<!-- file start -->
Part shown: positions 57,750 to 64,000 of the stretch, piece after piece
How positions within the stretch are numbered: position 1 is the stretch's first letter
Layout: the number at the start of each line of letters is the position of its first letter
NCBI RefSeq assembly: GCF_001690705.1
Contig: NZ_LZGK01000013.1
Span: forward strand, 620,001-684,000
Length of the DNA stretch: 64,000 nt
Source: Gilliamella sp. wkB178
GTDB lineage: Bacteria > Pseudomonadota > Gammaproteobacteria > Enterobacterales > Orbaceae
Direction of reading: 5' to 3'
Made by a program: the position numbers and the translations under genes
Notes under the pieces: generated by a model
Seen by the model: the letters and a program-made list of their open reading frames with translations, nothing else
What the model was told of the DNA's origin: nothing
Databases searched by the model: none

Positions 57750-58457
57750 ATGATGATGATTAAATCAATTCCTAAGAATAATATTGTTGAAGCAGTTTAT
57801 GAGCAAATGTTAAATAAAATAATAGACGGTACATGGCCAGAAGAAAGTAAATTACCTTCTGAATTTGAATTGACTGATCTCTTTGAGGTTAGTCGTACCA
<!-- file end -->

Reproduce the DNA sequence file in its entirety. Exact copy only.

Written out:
Part shown: positions 57,750 to 64,000 of the stretch, piece after piece
How positions within the stretch are numbered: position 1 is the stretch's first letter
Layout: the number at the start of each line of letters is the position of its first letter
NCBI RefSeq assembly: GCF_001690705.1
Contig: NZ_LZGK01000013.1
Span: forward strand, 620,001-684,000
Length of the DNA stretch: 64,000 nt
Source: Gilliamella sp. wkB178
GTDB lineage: Bacteria > Pseudomonadota > Gammaproteobacteria > Enterobacterales > Orbaceae
Direction of reading: 5' to 3'
Made by a program: the position numbers and the translations under genes
Notes under the pieces: generated by a model
Seen by the model: the letters and a program-made list of their open reading frames with translations, nothing else
What the model was told of the DNA's origin: nothing
Databases searched by the model: none

Positions 57750-58457
57750 ATGATGATGATTAAATCAATTCCTAAGAATAATATTGTTGAAGCAGTTTAT
57801 GAGCAAATGTTAAATAAAATAATAGACGGTACATGGCCAGAAGAAAGTAAATTACCTTCTGAATTTGAATTGACTGATCTCTTTGAGGTTAGTCGTACCA